The Rise in Football E-Sports and Brazilian Teams Bringing Their Own Samba Party to The Electronic Field

The increase of electronic versions of sport, notably football, in the modern world is growing faster every day and with the introduction of modern internet and technologies will increase and Brazilian teams are taking on board the growing e-sport momentum and incorporating it into their own sponsorships and fans. The Brazilian Association of Games Developers, for example, say that more than 61 Million Brazilians are today participating online gaming either on a mobile app, internet or electronic games. The Brazilian National Bank for Economic and Social Development (BNDES) estimated the industry generated 1.3 Billion $ in the year of 2018 alone and of course is still growing exponentially.

The following information outlined here demonstrates how Brazil’s football clubs are making sure they do not miss the goal on this ever increasing financial and fan base growing opportunity.

E-Football Sports

More than 800 million hours of games were being played in 2018 and overall Brazil has approximately 11.4 million e-sports viewers as a whole according to the Twitch platform with almost half of the audience in Latin America. This puts them on the ladder as the third largest market for consuming e-sports in the world to date just lagging behind the US and China according to Newzoo.

This being the case clubs clubs, brands and backers alike are all discussing the potential opportunities while at the same time trying to get their head around the next move. Of course, investors are also vying to get a piece of the action at the same time pushing the overall opportunity for money-making potential. Ronaldo, for example, has started investing in CBN e-sports Club who are their official e-sports team.

Brazil’s football clubs are also making sure they are well suited to the growth in the industry by creating their own competitive e-sports teams and going head to head with other nations in e-sports tournaments.

Clubs like Paris Saint Germain, Monaco, Valencia and other similar European teams have already now established their own e-sports teams to play against and to keep up with the trend and the financial rewards afforded by the modern day opportunities.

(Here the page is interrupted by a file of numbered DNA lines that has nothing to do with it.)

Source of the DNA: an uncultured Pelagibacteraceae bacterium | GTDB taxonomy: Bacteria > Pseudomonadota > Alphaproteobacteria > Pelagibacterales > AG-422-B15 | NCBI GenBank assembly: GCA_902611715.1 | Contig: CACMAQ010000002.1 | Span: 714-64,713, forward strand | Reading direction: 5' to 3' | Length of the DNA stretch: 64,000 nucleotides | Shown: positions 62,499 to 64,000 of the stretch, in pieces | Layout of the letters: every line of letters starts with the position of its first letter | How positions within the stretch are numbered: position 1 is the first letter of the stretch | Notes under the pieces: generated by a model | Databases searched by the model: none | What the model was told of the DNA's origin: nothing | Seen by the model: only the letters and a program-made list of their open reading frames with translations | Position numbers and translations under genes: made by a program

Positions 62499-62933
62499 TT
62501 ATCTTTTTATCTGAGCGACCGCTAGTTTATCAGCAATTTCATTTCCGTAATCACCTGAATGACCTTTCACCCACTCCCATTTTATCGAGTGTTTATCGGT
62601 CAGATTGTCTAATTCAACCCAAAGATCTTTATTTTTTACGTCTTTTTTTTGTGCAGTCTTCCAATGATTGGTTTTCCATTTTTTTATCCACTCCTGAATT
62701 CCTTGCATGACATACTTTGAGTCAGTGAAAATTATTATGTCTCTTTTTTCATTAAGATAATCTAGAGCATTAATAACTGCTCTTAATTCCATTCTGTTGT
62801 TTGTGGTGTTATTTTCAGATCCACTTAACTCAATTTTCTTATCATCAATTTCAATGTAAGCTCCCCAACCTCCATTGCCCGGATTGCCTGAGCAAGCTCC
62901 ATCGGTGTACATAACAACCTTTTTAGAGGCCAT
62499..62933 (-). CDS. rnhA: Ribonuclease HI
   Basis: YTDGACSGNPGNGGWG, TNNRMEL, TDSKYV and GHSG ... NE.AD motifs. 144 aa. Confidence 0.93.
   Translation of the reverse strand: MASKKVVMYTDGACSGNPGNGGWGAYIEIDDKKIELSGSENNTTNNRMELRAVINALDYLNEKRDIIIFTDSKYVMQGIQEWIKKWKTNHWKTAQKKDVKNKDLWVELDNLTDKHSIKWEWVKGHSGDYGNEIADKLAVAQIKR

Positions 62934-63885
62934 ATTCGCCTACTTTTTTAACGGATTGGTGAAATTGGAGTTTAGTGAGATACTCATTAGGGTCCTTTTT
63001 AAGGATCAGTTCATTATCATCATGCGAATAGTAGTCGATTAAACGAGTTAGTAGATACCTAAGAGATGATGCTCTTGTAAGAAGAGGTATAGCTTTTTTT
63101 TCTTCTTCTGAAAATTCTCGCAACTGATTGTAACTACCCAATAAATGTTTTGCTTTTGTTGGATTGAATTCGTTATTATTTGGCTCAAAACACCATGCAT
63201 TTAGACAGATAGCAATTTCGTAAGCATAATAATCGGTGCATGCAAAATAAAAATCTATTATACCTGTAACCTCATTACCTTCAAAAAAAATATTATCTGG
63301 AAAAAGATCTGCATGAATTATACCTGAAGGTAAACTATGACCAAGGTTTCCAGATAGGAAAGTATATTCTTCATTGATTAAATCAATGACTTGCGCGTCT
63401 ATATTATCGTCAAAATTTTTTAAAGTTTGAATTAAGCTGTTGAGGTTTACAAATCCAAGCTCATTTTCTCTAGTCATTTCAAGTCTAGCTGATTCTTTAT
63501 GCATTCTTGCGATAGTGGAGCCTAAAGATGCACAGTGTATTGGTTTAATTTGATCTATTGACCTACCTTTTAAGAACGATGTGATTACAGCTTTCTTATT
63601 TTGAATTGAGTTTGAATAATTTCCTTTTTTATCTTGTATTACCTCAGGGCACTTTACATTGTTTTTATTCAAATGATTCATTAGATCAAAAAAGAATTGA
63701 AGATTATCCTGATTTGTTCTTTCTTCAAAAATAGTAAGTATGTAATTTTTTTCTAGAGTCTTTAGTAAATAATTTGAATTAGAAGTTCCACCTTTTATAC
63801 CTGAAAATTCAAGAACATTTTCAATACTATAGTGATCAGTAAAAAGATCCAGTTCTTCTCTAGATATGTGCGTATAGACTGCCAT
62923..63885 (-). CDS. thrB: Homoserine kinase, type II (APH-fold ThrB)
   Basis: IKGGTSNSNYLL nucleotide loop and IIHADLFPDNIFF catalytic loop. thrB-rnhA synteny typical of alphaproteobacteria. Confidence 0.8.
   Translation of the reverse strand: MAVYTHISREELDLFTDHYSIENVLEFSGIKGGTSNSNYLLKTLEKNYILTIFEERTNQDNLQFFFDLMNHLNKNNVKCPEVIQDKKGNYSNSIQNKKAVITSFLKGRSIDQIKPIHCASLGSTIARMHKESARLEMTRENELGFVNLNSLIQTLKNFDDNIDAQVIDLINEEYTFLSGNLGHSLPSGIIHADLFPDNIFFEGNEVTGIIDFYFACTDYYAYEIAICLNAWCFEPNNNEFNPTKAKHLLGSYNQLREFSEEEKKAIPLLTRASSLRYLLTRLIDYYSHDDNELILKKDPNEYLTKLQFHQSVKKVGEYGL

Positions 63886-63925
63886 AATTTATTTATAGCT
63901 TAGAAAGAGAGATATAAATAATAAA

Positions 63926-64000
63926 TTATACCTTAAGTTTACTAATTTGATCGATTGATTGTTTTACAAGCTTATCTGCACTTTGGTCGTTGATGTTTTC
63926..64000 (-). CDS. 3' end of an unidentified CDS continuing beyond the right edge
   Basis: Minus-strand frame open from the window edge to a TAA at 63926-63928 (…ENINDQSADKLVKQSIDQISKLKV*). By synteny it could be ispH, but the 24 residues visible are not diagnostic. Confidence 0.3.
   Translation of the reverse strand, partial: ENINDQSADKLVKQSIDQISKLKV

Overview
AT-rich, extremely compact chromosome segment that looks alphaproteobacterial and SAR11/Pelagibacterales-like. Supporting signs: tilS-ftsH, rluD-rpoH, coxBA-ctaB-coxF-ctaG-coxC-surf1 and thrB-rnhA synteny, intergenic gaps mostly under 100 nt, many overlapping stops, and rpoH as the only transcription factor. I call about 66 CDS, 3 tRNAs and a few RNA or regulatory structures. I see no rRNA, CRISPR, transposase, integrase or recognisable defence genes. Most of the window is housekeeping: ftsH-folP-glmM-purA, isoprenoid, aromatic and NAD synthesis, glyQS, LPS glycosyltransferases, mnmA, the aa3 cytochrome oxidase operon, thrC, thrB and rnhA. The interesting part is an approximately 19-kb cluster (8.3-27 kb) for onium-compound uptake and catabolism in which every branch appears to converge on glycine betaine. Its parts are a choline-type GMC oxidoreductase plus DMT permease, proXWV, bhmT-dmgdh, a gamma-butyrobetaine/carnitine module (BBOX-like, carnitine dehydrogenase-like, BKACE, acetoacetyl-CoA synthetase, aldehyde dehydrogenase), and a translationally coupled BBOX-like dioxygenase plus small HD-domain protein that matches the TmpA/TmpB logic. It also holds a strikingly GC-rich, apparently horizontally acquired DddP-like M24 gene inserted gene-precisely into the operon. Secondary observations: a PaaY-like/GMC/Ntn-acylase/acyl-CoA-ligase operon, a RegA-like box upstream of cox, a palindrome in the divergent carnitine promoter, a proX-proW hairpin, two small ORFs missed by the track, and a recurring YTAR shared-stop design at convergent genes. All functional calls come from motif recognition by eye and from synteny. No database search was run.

Increasing your portfolio in a football team is like any other asset growth system. Football clubs as a whole are all now following on with this trend by joining forces in increasing e-sports participation to increase the value of the prize funds they can create.

One of the best examples of this is The International Dota 2 championship which was initially organized by Valve back in 2017 which managed to gather funds in the amount of over 24 million USD in the total prize pool.

The final well bet backed winner on of this competition was the representative of Cruzeiro Esporte Clube, Henrique “Henrykinho” Mesquita, who received a trophy hand-delivered during a party that celebrated the best of the Brazilian championship 2017; he also won two tickets for the semi-final phase of Champions League 2017/2018; and a classification for the intercontinental stage of PES League Konami to boot.

Some of the legal issues currently facing the industry

Lawyers are currently considering the legal implications of the industry due to the growth of the overall e-sports industry and the legal scenarios and implications of the clubs. A potential sticking point is labor vs employment relationship one of which is the fact the players are often playing without formal contracts.

There is also a point of order where some of the “Players” are still legally considered as children under international law. Adding to this the use of their photographs and names are another legal sticking point and are currently being investigated as to whether or not this can continue in its current format but none the less there is no doubt both players and fans are ready and waiting for the next round of trials.


With this growing business opportunity there are many benefits as well as the outlined pitfalls so the jury is still “out” but at the same time, the industry is still making financial gains as the lawyer’s battle out the pros and cons. There is no doubt the end game will fall in the hands of the financial investors, clubs, players and such like the legal wrangling will still need to go on until the results are settled at this “stage of the game”.

Undoubtedly there will be many more questions and issues that will need to be sorted out but at the end of the day the e-sports business will continue to grow as a whole new financial tool for the sporting industry.

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